1. Ensuring Your Brand’s Ranking and A Unique Website Name

This one might seem like a no-brainer to some, but the most basic prerequisite for getting sitelinks is that you be the top ranked search result when someone searches for your brand or website name. Google doesn’t award organic sitelinks to the second, third, fourth or other lower-down SERP rankings.

If you’re struggling to rank #1 for your brand name among other websites with a similar or the same name, a rebrand to a more unique name or URL might give you a better chance of getting to the top.

2. Optimize The Structure of the Site 

Your website architecture plays a role in which sitelinks show.

In terms of site structure, keep it simple: a homepage with links to the main categories, containing the subcategories, etc. 

Structure of the Site

3. Add an XML Sitemap to Google Search Console

Sitemaps help search engines to understand and crawl your website, and to determine which are the most important pages.

If you’ve got a clear website structure and you’ve linked a sitemap to your Google Search Console account, Google will have a leg up when it comes to crawling and analyzing your site.

4. Make Internal Linking a Habit

Use internal links to help demonstrate your internal site structure and the priority of the pages within your domain. Good linking structures can help to clearly indicate which pages should be prioritized.

5. Use Structured Data

Search engines use automated bots to crawl and index your website. These search engine bots look for structured data to better understand what is the website and the specific page is about.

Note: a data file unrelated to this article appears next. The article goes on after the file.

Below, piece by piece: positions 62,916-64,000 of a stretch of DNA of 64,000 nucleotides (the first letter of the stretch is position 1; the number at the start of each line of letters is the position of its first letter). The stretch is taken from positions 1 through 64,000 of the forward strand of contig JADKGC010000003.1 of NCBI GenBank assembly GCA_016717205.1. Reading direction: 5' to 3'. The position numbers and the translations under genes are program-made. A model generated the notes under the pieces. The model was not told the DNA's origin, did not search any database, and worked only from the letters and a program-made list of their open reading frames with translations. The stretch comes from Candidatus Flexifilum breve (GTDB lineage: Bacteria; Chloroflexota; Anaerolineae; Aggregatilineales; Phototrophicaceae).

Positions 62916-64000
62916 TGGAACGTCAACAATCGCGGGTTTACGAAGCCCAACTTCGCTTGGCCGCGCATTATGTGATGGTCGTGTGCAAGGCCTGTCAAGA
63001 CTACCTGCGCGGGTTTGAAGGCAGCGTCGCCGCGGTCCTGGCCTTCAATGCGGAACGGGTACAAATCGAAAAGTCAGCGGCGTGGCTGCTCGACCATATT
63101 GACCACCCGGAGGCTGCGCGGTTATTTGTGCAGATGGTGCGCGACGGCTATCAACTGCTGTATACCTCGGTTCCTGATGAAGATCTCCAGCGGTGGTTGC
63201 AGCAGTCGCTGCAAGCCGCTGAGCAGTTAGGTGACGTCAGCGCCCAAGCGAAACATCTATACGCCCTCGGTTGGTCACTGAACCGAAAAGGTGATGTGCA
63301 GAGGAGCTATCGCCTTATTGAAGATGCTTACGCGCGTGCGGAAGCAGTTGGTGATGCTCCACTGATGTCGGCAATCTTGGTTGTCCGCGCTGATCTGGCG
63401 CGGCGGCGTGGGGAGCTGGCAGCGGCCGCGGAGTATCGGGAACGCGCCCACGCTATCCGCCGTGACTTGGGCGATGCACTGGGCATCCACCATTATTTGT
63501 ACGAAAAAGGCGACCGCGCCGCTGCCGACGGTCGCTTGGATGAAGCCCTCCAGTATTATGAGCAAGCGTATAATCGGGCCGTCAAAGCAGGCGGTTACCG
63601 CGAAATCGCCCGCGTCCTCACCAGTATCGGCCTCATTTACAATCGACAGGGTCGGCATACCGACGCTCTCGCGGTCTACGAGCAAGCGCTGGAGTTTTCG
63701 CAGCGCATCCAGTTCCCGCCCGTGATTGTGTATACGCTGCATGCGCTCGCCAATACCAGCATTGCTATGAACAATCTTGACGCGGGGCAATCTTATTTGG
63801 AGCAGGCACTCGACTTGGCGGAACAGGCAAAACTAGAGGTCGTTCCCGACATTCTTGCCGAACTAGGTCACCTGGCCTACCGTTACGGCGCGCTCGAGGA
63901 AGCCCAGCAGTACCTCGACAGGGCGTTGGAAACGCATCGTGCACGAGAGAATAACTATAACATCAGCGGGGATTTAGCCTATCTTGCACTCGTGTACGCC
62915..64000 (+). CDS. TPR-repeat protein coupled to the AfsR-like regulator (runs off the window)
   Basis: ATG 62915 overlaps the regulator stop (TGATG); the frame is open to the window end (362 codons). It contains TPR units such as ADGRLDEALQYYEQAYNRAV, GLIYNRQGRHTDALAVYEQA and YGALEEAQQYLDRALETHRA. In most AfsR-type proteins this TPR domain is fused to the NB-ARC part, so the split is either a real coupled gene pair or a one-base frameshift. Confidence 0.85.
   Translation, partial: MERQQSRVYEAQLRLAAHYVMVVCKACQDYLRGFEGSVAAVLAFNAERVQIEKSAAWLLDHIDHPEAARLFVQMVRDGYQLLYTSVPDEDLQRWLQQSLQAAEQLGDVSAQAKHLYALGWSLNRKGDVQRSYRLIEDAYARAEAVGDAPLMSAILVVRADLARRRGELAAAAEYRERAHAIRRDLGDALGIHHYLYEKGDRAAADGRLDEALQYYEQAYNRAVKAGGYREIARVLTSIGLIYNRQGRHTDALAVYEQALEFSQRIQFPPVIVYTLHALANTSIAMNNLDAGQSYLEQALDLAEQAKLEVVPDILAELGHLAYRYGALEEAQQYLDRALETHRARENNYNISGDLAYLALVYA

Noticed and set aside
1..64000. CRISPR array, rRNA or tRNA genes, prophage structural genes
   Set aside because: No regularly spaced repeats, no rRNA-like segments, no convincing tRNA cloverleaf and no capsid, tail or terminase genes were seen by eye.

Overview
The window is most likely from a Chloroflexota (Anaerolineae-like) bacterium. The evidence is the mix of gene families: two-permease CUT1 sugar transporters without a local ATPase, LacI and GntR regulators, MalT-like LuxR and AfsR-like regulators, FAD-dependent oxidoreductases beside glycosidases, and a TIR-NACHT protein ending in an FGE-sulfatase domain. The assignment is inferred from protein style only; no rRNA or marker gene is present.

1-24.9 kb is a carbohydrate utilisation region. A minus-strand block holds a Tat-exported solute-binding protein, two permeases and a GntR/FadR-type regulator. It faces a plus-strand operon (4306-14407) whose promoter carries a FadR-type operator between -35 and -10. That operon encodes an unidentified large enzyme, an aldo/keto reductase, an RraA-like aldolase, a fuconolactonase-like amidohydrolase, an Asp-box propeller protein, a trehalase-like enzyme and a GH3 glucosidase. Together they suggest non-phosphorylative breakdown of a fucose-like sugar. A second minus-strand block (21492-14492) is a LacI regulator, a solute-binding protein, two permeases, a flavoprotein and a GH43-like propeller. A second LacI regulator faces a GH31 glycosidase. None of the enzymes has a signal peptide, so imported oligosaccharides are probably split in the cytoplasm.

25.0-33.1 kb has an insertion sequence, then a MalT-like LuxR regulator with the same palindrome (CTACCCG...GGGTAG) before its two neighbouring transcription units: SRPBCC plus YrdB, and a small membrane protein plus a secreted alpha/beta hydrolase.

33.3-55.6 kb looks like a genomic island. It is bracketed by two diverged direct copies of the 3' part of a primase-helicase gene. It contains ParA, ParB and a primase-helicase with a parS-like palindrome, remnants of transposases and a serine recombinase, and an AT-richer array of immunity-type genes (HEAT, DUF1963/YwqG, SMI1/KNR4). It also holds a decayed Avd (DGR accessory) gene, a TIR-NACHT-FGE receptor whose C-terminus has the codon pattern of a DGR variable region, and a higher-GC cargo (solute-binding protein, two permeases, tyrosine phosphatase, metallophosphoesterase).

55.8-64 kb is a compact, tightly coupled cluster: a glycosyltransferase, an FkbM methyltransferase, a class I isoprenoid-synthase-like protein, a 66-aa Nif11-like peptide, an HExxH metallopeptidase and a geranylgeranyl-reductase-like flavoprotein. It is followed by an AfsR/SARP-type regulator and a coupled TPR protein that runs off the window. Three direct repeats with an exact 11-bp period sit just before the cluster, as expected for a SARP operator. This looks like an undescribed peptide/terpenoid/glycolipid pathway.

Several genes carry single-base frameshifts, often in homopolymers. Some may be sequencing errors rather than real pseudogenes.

Structured data can help improve your chances of getting a Google sitelink, featured snippet, and even appear in the answers box.

For example, Google Developers has a Sitelinks Searchbox page which details how you can use structured data markup to implement a search box that uses your website’s own search engine.

6. Add A Summary/Table of Contents with Anchors for Long Publications

Even if you use Heading tags to structure your content, in the case of a very long article, it makes sense to use a table of contents with anchors pointing to each paragraph. Not only will you improve user experience, but also the robots’ understanding of your pages.

Final thoughts

Now that you know how to get sitelinks. Though there is no a guarantee that you’ll get sitelinks for website or that they’ll appear every time, it is worth trying. After all, there are so many benefit to get sitelinks in search results!